Reading Mai Jia’s Decoded is like cryptography itself, trying to crack a difficult (if not impossible) code.  The narrative forms employed by the writer lead us into an intellectual puzzle with hidden doors and false fronts, so many delights to please the most jaded reader. And cryptography itself—that most dangerous of puzzles for the geniuses most of us will never know—well, here’s one further insight into the practitioner’s goal:

 “You are a rat.

“You are waiting inside a barn.

“But you cannot eat the millet.

“Each grain of millet has been daubed with a protective coating to prevent your teeth from gnawing into it.

“—That is cryptography.”

Mai Jia: Decoded

Trans by Olivia Milburn and Christopher Payne

Farrar, Straus and Giroux: 320 pp., $26

Charles R. Larson is Emeritus Professor of Literature at American University, in Washington, D.C.  Email: clarson@american.edu.

 

 

 

Charles R. Larson is Emeritus Professor of Literature at American University, in Washington, D.C. Email = clarson@american.edu. Twitter @LarsonChuck.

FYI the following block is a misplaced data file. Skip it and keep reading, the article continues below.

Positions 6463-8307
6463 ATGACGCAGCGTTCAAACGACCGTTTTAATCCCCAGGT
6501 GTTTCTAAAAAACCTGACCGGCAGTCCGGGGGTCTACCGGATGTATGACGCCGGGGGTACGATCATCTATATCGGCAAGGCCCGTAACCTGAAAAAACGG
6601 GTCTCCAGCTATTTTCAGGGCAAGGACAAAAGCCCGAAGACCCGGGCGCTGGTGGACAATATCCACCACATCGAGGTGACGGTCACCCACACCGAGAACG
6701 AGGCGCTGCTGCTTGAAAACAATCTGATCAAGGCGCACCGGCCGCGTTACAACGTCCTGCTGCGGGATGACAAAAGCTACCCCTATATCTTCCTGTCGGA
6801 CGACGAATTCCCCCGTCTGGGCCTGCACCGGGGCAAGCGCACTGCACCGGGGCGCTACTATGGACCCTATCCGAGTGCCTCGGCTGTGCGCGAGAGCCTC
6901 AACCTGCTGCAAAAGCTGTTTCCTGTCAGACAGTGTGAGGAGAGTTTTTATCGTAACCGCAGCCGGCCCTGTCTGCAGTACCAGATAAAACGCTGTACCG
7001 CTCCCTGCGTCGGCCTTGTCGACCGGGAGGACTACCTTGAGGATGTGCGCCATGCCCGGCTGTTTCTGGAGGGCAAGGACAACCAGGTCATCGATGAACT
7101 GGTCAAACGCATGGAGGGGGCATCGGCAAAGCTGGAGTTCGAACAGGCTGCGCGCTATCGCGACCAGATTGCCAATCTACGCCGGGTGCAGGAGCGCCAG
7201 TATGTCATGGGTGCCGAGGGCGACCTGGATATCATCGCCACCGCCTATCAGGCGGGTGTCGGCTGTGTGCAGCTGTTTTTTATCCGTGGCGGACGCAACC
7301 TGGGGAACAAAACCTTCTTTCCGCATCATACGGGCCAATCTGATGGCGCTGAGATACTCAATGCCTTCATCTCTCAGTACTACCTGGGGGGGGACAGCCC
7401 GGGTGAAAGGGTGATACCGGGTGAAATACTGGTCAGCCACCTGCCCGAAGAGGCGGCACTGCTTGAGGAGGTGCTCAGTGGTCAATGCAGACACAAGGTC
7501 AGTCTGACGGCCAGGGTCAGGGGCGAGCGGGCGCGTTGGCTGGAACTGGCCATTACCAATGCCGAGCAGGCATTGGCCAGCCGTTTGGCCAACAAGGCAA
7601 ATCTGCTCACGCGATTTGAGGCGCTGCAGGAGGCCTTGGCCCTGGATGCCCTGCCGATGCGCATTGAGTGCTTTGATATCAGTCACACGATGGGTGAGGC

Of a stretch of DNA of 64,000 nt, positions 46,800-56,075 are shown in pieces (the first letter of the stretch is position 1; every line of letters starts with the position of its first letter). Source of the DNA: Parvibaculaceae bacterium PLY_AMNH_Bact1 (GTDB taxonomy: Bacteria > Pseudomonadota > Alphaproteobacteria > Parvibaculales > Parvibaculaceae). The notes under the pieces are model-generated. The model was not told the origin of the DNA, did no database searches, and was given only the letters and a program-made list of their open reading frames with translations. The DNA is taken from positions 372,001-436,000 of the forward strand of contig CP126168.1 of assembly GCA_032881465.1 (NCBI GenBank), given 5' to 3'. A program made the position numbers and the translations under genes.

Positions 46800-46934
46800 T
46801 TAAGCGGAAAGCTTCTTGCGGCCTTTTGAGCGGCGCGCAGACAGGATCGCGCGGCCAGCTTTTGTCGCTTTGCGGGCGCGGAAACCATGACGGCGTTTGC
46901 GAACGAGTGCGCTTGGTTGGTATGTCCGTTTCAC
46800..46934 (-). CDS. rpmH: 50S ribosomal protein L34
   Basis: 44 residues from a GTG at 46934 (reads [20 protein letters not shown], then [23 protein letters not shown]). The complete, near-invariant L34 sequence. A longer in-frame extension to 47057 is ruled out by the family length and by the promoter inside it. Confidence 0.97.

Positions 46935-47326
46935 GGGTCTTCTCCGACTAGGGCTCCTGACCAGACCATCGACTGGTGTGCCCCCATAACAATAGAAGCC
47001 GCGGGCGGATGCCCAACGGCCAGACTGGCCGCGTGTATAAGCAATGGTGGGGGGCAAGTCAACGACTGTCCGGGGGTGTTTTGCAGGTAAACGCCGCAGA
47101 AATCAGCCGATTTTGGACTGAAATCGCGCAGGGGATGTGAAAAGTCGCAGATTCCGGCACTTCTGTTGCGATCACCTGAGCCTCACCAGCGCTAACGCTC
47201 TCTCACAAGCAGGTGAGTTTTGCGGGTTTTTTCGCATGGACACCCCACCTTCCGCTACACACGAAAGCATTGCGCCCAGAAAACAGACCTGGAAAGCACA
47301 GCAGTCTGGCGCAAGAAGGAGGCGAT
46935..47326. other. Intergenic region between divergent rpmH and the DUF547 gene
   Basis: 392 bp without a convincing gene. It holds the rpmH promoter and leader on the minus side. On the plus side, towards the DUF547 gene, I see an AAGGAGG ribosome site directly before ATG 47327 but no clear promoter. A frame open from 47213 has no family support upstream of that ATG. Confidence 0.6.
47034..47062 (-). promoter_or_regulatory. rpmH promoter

More articles by:

CounterPunch Magazine

minimag-edit

Weekend Edition
September 23, 2016
Friday - Sunday
Andrew Levine
The Meaning of the Trump Surge
Jeffrey St. Clair
Roaming Charges: More Pricks Than Kicks
Mike Whitney
Oh, Say Can You See the Carnage? Why Stand for a Country That Can Gun You Down in Cold Blood?
Chris Welzenbach
The Diminution of Chris Hayes
Vincent Emanuele
The Riots Will Continue
Rob Urie
A Scam Too Far
Pepe Escobar
Les Deplorables
Patrick Cockburn
Airstrikes, Obfuscation and Propaganda in Syria
Timothy Braatz
The Quarterback and the Propaganda
Sheldon Richman
Obama Rewards Israel’s Bad Behavior
Libby Lunstrum - Patrick Bond
Militarizing Game Parks and Marketing Wildlife are Unsustainable Strategies
Andy Thayer
More Cops Will Worsen, Not Help, Chicago’s Violence Problem
Louis Yako
Can Westerners Help Refugees from War-torn Countries?
David Rosen
Rudy Giuliani & Trump’s Possible Cabinet
Joyce Nelson
TISA and the Privatization of Public Services
Pete Dolack
Global Warming Will Accelerate as Oceans Reach Limits of Remediation
Franklin Lamb